Sore Throats From Singing: The Painful Truth

singer with sore throat

A sore throat is more than a minor inconvenience for singers; it’s a vocal hurdle that can derail performances and impact a singing career. Here, we shed light on why singers get sore throats, how to avoid them, and what steps to take for immediate relief. We’ll delve into the various factors that contribute to vocal strain and share proven prevention strategies.

Why Singers Get Sore Throats

We’ve all been there: you wake up on the morning of an important gig, and there it is—a scratchy, uncomfortable sensation deep in your throat. 

While the symptoms might be universal, the reasons behind them are far from it. Here, we identify and explore the myriad factors that contribute to that dreaded vocal discomfort. From the common cold to a lacklustre warm-up routine, we’ll dissect each culprit in detail, arming you with the knowledge to sing freely and clearly.

Skipping the Warm-Up

Waking up to perform shouldn’t literally mean hopping out of bed and onto the stage. Your body, much like any instrument, requires tuning. A thorough warm-up isn’t just about loosening muscles; it’s also about prepping your vocal cords for the work ahead. Skipping this step can lead to unnecessary strain and even long-term damage.

Emotional Stress

While the link between emotional stress and physical health is well-documented, its impact on vocal performance is often overlooked. Emotional turmoil can lead to muscle tension, including in the muscles around your vocal cords. This tension can result in a tight, constricted sound and ultimately, a sore throat.

Poor Dietary Choices

The saying “You are what you eat” rings especially true for singers. Consuming foods or drinks that dehydrate or irritate can have an immediate and detrimental impact on your vocal cords. Excessive caffeine, alcohol, and even certain medications can strip away natural lubrication, leaving you more susceptible to irritation and, eventually, vocal fatigue. Dehydration can set the stage for more severe issues like vocal cord nodules if not addressed promptly.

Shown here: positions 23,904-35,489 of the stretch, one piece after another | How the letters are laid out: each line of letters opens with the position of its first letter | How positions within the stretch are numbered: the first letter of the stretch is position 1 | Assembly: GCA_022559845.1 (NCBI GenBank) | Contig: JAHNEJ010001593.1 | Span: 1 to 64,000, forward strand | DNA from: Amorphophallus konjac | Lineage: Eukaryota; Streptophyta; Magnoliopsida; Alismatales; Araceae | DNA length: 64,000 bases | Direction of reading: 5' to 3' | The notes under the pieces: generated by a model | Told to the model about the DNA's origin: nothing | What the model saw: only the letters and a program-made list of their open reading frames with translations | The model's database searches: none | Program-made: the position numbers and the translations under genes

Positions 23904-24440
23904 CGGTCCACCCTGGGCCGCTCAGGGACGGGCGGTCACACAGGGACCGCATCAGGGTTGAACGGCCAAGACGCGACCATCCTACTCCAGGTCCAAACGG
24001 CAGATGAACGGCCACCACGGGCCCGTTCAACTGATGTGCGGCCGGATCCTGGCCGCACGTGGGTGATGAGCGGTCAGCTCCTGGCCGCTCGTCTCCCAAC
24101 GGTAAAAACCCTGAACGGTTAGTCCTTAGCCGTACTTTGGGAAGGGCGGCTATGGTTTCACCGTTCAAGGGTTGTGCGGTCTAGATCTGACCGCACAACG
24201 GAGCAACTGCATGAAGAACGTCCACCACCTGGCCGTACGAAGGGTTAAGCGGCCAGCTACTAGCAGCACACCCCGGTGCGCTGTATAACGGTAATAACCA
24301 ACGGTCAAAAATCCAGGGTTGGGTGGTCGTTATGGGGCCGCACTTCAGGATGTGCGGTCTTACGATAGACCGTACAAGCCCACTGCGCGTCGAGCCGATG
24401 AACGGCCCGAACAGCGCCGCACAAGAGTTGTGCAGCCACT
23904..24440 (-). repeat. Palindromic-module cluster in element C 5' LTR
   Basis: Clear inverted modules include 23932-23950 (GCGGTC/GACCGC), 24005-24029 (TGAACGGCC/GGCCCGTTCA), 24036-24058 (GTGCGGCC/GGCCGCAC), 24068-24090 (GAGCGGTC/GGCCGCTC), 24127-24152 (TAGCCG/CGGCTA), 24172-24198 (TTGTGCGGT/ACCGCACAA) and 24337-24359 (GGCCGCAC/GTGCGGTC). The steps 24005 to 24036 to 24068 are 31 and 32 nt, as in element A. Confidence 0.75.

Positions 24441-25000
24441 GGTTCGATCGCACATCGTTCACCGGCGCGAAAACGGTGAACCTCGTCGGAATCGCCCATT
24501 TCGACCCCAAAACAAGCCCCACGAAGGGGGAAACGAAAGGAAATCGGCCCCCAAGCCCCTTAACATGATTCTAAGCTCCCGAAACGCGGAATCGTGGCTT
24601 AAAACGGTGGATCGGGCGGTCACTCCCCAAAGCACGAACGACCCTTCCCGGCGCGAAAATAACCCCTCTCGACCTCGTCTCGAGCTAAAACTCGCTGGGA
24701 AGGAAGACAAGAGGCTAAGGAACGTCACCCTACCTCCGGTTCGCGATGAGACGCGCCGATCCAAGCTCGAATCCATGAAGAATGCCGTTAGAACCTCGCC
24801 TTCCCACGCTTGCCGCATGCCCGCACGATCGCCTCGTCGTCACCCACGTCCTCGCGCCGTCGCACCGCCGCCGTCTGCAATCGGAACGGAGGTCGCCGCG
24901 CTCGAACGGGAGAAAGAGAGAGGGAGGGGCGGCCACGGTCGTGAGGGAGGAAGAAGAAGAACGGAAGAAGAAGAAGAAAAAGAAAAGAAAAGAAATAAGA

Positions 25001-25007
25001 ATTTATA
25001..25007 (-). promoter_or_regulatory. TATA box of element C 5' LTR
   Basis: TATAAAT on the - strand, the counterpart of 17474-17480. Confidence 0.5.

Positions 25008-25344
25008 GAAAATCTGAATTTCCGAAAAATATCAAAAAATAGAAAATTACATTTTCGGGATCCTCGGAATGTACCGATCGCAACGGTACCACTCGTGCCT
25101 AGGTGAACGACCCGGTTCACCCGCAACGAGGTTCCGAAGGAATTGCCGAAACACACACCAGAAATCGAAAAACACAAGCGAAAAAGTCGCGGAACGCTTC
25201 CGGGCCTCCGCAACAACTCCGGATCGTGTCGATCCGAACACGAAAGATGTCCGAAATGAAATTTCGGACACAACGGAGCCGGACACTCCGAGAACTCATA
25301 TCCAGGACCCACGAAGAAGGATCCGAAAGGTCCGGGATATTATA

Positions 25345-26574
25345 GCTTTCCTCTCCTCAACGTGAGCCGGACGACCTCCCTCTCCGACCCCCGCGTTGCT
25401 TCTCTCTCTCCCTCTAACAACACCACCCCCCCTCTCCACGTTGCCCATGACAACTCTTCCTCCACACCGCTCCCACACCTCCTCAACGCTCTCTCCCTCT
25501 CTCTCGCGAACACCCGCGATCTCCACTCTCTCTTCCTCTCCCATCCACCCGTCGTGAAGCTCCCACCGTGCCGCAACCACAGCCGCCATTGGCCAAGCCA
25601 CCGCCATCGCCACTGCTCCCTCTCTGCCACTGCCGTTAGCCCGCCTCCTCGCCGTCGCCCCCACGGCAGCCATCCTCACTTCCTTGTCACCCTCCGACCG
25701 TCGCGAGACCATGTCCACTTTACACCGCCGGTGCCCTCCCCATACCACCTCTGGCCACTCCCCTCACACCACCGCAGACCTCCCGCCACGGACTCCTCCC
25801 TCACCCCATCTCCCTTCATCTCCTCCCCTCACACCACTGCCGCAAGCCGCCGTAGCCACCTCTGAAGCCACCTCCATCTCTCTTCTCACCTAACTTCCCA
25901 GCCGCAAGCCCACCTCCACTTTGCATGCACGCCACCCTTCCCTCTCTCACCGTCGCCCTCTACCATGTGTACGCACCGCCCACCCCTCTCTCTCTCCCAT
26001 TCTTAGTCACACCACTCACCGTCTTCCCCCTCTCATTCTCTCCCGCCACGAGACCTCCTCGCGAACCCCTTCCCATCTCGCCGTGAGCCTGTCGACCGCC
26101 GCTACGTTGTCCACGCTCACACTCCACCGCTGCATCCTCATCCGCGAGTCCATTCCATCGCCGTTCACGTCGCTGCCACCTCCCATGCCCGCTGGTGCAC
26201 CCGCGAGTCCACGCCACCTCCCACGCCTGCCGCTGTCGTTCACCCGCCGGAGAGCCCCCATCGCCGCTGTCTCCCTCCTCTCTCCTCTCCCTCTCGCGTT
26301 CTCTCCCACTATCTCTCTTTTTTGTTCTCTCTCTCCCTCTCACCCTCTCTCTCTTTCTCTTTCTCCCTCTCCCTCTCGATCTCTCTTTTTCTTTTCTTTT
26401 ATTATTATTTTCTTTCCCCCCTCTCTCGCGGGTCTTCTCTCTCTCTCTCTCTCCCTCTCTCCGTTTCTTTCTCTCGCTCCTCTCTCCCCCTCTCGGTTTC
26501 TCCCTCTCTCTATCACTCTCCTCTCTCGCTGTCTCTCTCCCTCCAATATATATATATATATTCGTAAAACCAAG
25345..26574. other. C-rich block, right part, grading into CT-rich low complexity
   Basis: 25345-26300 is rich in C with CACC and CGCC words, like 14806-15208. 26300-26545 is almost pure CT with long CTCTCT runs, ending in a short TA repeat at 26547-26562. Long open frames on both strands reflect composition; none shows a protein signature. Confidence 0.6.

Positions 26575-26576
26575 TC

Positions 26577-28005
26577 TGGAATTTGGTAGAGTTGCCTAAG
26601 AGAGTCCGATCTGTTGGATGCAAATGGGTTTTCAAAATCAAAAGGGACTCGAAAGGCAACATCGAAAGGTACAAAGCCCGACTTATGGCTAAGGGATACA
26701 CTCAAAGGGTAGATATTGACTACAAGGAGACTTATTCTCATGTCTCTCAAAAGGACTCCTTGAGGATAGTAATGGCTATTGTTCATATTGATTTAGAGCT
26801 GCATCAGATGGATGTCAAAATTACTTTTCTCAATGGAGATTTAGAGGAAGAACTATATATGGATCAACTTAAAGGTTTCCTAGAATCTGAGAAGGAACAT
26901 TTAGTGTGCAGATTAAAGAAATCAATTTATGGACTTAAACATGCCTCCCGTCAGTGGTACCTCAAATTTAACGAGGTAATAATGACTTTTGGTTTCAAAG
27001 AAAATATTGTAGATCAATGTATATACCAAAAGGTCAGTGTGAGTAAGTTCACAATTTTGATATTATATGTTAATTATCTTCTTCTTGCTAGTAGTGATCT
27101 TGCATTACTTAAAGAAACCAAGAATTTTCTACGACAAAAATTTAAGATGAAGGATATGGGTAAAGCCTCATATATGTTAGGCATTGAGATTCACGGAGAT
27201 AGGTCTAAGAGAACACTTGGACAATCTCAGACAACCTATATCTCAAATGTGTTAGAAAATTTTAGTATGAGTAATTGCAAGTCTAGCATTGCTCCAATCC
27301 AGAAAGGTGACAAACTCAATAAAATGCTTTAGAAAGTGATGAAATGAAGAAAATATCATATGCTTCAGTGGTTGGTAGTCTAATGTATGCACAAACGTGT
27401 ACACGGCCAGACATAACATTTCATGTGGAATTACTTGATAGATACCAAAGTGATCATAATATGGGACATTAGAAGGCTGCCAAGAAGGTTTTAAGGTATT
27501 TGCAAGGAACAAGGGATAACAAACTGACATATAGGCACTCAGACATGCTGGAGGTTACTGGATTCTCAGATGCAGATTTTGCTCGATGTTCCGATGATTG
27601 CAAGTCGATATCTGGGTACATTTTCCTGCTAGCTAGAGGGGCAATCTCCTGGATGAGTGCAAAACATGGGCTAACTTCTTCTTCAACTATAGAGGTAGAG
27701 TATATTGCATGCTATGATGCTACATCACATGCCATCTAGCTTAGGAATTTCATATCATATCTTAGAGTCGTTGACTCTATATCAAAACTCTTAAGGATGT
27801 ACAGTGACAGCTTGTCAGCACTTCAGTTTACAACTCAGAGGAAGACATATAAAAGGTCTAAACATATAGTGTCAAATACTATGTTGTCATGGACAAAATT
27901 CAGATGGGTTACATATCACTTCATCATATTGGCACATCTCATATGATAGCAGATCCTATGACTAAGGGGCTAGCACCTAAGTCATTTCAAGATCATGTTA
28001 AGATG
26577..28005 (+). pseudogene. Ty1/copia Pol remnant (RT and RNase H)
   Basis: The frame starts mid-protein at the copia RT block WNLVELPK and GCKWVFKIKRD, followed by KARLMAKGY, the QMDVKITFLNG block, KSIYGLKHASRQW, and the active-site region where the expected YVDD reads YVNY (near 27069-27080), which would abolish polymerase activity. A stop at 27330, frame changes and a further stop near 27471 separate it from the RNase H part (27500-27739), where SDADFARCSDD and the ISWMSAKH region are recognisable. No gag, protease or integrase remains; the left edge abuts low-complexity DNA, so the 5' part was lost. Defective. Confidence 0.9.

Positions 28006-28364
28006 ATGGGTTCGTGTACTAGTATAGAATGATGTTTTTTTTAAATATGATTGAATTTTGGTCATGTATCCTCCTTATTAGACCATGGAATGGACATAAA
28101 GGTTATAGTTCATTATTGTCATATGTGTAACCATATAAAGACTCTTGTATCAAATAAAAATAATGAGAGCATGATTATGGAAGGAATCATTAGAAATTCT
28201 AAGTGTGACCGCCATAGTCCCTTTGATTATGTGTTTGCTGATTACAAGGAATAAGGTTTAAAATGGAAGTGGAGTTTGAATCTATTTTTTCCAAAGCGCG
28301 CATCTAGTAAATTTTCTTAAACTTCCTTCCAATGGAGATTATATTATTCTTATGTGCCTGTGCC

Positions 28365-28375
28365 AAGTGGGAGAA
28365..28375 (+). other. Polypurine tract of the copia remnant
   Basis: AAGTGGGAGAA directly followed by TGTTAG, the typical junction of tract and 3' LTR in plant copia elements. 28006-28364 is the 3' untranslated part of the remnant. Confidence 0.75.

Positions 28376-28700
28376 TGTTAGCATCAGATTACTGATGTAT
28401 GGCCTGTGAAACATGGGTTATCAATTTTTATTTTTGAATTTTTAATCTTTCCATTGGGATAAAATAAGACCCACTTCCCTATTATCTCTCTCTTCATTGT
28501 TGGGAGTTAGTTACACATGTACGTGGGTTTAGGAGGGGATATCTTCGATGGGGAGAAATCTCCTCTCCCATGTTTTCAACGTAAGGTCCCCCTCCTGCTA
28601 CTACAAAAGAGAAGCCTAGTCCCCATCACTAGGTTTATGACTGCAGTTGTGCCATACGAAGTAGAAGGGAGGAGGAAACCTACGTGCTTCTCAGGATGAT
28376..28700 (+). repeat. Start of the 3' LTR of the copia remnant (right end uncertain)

Lack of Sleep

In a world where burning the midnight oil is often celebrated, the importance of good sleep can be overlooked. Insufficient or poor-quality sleep can have severe repercussions for your vocal cords. When you’re sleep-deprived, your body lacks the restorative time it needs, which can lead to inflamed vocal cords and, subsequently, a sore throat. 

This condition is exacerbated if you sleep with your mouth open, as it can dry out your throat even more. A potential remedy for this issue is to try sleep tape, which encourages nose breathing and keeps the vocal cords better lubricated overnight.

Vocal Fatigue

Repeatedly pushing your voice to its limits, whether during practices, performances, or even day-to-day speaking, can lead to vocal fatigue or ‘Vocal Overuse’. This condition is more than just feeling tired; it’s the body signalling that the vocal cords are overworked and need a break. Failure to heed this warning can result in a sore throat and even more serious vocal health issues over time.

Poor Vocal Technique

Incorrect vocal technique is often the root cause of many vocal issues, including sore throats. Whether it’s improper breath support, straining high notes, or poor articulation, these flawed vocal techniques can lead to vocal cord stress and soreness. Understanding and implementing proper vocal technique is key for both vocal longevity and avoiding the dreaded sore throat.

Physical Exhaustion

Physical fatigue affects more than just your energy levels; it also has a direct impact on your voice. When you’re physically drained, your body lacks the stamina needed to support a strong, clear voice, making it easier for vocal strain and soreness to occur. Performing while fatigued can cause you to compromise on technique, leading to poor vocal quality and potential injury.

Travel Woes: Time Zones, Climate, and Vocal Health

Being on the road isn’t just taxing on the mind; it can also affect your vocal cords. Frequent changes in time zones can disrupt your body’s natural rhythm, making it harder to maintain a consistent vocal routine. Moreover, varying climates, humidity levels, and even pollen counts can also contribute to vocal strain and soreness. Singers who frequently travel for gigs should be particularly vigilant about these environmental factors.